Minister lashes out at pro-Europeans as Boris flies in to garner support
A Eurosceptic Cabinet minister has accused David Cameron and pro-EU campaigners of displaying "a low opinion of the British people" by downplaying the UK's prospects outside the EU.
Work and Pensions Secretary Iain Duncan Smith launched a blistering attack on those campaigning for a vote to Remain in June's referendum as he called for an end to personal attacks amid increasingly bitter Conservative infighting.
The Prime Minister had led a fresh assault on pro-Brexit campaigners, using a newspaper article to accuse them of wanting to take "the gamble of the century" with the UK's future on the basis of only "extremely vague" proposals.
Among those who have been criticised by the PM is Boris Johnson, who will speak to businesses in Northern Ireland today on his first trip here since coming out in favour of leaving the European Union.
The Mayor of London is touring several firms during his visit, before addressing industry leaders at a reception outside Belfast.
"I will be advocating vote leave ... because I want a better deal for the people of this country to save them money and to take back control," he said.
And Mr Duncan Smith - one of five Cabinet ministers who broke ranks to join the Leave campaign - insisted a post-exit favourable trade deal with the rest of the EU is "very doable".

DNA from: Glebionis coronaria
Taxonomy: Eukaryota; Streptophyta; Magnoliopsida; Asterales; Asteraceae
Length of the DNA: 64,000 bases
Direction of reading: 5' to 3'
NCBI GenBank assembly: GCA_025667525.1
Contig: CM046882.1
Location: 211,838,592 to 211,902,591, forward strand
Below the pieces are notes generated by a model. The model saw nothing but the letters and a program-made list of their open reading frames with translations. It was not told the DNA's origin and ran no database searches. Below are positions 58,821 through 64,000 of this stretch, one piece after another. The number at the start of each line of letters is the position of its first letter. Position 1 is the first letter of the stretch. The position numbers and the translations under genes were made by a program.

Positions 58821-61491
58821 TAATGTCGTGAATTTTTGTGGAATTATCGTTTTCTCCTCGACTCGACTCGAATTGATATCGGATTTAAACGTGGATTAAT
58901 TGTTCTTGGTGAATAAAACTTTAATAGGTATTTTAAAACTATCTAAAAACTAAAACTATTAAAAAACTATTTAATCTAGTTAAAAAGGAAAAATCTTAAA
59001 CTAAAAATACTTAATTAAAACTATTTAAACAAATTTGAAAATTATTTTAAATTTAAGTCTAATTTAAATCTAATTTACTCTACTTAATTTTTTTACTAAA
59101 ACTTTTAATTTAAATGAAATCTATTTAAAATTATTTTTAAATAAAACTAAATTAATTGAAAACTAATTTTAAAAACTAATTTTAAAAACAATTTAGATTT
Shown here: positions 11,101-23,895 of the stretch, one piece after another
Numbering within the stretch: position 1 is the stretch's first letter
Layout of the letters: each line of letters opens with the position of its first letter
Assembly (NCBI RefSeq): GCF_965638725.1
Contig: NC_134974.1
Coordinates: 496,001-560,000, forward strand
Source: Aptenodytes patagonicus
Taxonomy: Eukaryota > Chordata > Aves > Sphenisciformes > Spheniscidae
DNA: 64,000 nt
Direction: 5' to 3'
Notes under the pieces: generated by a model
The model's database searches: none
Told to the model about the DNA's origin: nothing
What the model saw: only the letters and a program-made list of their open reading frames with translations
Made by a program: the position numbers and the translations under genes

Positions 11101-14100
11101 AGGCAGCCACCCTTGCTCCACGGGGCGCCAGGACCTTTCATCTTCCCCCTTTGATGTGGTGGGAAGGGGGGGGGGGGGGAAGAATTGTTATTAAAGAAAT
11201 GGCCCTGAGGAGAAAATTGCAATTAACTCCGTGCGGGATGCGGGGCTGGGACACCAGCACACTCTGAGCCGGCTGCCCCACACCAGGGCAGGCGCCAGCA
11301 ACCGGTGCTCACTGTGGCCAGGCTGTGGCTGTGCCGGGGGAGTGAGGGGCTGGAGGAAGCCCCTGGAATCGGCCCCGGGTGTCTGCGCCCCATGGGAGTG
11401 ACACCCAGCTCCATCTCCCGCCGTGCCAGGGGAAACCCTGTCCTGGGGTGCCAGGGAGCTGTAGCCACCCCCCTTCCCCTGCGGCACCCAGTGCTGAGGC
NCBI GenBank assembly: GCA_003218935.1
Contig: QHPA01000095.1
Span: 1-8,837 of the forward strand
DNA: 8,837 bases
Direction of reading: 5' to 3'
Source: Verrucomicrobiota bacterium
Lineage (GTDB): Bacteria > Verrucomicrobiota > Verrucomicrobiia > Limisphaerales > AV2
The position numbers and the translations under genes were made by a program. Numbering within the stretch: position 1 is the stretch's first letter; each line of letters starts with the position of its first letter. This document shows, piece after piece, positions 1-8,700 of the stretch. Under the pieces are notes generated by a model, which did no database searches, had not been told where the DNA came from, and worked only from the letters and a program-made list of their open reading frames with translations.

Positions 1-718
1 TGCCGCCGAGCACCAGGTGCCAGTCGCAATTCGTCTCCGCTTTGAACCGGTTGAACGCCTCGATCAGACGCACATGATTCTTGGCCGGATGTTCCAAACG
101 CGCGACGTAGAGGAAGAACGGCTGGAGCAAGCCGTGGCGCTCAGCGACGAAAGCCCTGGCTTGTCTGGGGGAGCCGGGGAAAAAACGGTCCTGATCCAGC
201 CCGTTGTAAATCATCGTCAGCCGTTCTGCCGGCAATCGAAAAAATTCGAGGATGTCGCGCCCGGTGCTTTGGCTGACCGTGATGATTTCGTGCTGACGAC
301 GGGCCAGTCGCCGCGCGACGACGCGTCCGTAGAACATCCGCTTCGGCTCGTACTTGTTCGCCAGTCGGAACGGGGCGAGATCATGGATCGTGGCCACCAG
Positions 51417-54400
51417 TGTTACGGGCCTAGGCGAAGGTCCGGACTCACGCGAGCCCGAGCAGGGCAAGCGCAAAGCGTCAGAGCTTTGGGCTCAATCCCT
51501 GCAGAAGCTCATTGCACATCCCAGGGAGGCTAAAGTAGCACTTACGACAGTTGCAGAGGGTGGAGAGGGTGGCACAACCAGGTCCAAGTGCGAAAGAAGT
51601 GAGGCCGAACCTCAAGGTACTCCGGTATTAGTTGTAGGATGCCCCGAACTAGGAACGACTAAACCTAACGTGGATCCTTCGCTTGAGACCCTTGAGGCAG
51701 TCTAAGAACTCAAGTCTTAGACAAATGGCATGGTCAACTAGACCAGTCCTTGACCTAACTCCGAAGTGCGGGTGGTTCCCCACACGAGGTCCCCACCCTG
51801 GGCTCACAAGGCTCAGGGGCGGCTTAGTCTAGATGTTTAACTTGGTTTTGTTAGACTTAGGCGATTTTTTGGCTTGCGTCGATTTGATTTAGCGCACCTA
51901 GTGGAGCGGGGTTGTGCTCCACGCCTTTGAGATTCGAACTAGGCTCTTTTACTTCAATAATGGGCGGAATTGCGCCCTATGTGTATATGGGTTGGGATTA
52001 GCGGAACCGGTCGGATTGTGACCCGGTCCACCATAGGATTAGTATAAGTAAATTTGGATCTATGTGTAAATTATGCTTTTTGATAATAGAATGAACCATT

He dismissed the potential impact of the emergency brake curb on migrant workers' benefits secured by the PM as part of the renegotiation deal with the other 27 member states, and he vowed to fight a ban on anti-EU ministers seeing official papers relating to Brussels.
"I have never heard such a lot of pessimistic downsizing of Britain's aspect," he told BBC1's Andrew Marr Show after Mr Cameron began a tour of the UK urging voters not to take a "leap in the dark".
Mr Duncan Smith added: "Britain is a phenomenal country. It has stood alone and fought for freedom, it has been a global trader, it can yet again be a global trader.
"Why would we have such a low opinion of the British people that we go out and talk about leaping into the dark, we talk about them not being capable, we're too small.
"My view is that Britain is a great country, the people here are innovative and will find a way with us to actually have a deal that gives Britain access to the world and access to Europe."
Mr Duncan Smith - who said he has "deja vu" as a veteran of the rebellion against then premier John Major over the Maastricht Treaty - complained that ministers were undermining party unity by "briefing off" about the fate of colleagues.
And Tory backbencher Rehman Chishti, who is yet to decide how to vote, told Sky News that Mr Cameron's strident criticism of Mr Johnson in the Commons was "undignified".